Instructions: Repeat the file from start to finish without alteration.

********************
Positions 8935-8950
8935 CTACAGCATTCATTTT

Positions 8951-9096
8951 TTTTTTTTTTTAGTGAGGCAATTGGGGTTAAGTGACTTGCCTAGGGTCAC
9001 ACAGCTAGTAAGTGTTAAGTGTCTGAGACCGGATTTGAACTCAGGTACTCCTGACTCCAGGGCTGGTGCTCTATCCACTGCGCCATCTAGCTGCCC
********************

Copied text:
Positions 8935-8950
8935 CTACAGCATTCATTTT

Positions 8951-9096
8951 TTTTTTTTTTTAGTGAGGCAATTGGGGTTAAGTGACTTGCCTAGGGTCAC
9001 ACAGCTAGTAAGTGTTAAGTGTCTGAGACCGGATTTGAACTCAGGTACTCCTGACTCCAGGGCTGGTGCTCTATCCACTGCGCCATCTAGCTGCCC